Keven Mealamu can empathise with Wallabies

MARC HINTON
Last updated 05:00 12/08/2014
Keven Mealamu
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STALWART: He might be in the All Black monority but Keven Mealamu knows what it's like to long for the Bledisloe Cup.

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Keven Mealamu and Brodie Retallick are at either ends of the rugby spectrum. One knows what it's like not to hold the Bledisloe Cup, and the other is blissfully unaware of such a state of affairs.

It's fair to say that Mealamu is very much in the minority on that score, with the All Blacks having held the giant trophy that is a symbol of trans-Tasman footy supremacy for 11 years now.

The veteran hooker well remembers the days, back in 2003, when he and skipper Richie McCaw were part of an All Blacks outfit who reclaimed the Bledisloe after a worryingly long stint on the other side of the Tasman.

"There is real passion and drive to make sure we never experience life without it," Mealamu said yesterday after a training session very much tactically focussed. "Some of us haven't experienced losing it and we've got to make sure they don't."

It would be easy to be blasé about the Bledisloe if you're a young All Black. Almost expect that retention is a by-product of lacing up the boots and squeezing into the jumper.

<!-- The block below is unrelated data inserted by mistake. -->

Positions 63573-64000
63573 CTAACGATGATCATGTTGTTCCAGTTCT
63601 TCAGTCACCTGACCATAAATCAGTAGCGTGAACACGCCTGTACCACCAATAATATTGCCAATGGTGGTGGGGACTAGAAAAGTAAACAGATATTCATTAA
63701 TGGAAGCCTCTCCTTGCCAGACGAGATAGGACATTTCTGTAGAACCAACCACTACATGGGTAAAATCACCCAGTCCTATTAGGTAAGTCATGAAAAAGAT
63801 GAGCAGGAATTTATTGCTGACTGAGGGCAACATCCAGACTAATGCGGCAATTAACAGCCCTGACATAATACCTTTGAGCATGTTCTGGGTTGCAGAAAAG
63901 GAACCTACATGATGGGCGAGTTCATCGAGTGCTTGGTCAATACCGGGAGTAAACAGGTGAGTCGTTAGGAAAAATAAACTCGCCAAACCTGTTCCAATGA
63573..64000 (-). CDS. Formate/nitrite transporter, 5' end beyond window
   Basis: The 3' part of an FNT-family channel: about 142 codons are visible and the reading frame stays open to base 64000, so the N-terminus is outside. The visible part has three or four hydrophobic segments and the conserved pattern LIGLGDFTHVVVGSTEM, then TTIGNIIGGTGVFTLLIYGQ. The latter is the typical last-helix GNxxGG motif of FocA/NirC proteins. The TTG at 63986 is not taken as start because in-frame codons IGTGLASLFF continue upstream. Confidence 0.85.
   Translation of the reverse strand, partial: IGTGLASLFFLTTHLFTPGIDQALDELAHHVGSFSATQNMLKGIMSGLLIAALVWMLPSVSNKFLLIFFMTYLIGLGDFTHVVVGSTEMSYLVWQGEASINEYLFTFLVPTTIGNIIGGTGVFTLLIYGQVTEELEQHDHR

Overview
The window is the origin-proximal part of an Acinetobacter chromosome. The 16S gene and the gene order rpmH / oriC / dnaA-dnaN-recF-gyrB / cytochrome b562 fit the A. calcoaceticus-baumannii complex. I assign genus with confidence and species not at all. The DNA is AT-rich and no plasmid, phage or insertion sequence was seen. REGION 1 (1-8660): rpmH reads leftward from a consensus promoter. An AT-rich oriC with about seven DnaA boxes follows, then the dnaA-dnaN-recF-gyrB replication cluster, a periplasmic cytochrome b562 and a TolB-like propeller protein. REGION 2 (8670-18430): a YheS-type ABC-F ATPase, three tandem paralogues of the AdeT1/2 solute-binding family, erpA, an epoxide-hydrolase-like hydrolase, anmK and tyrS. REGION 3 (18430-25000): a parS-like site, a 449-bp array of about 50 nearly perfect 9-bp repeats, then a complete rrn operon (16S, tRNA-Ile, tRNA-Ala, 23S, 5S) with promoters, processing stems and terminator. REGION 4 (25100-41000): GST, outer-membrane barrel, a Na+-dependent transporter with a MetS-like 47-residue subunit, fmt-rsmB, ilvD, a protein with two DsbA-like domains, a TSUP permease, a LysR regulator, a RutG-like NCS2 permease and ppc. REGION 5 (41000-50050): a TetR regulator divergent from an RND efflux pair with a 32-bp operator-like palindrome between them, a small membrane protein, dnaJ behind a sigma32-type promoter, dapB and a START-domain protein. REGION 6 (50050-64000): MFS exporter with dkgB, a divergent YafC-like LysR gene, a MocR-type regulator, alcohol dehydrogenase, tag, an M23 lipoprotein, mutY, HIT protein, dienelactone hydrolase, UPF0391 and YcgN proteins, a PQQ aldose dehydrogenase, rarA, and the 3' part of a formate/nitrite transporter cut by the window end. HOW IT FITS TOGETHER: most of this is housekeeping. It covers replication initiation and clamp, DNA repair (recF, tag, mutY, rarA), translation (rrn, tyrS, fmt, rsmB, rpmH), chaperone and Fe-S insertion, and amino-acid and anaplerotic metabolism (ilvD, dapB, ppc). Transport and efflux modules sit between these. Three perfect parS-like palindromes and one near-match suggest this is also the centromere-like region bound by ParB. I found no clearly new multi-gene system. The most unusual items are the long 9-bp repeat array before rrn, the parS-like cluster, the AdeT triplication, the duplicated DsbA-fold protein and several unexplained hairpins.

But 23-year-old lock Brodie Retallick, who'll be smashing Wallabies from his spot in the All Black engine room on Saturday night, says that's definitely not the case.

"I don't think there's any complacency there at all," he said yesterday. "It means a lot to this team -- we talk about it as the next biggest thing behind the World Cup. It's always been won since I've been here and I'd like to keep it that way."

Mealamu said the passion that drives the Wallabies to end their 11-year drought is matched by the All Blacks to sustain a dominance they take great pride in.

"We understand where their hunger will be this year, because we can put ourselves in their shoes. But we're in the same boat. We're really keen to get our show back on the road as well, and I think there's going to be an even amount of excitement."

This will be Mealamu's 30th Bledisloe (he's won 22 of them, drawn one and lost six) and he has a fair idea of what's in store. "They're a smart rugby nation. Most tests I can remember have been at a high tempo with a good skill level. I don't expect anything different this week."

A revitalised Retallick also fully understands the desperation factor at play. "If you haven't had something for 11 years, every year that hunger is going to get more and more to want it back."

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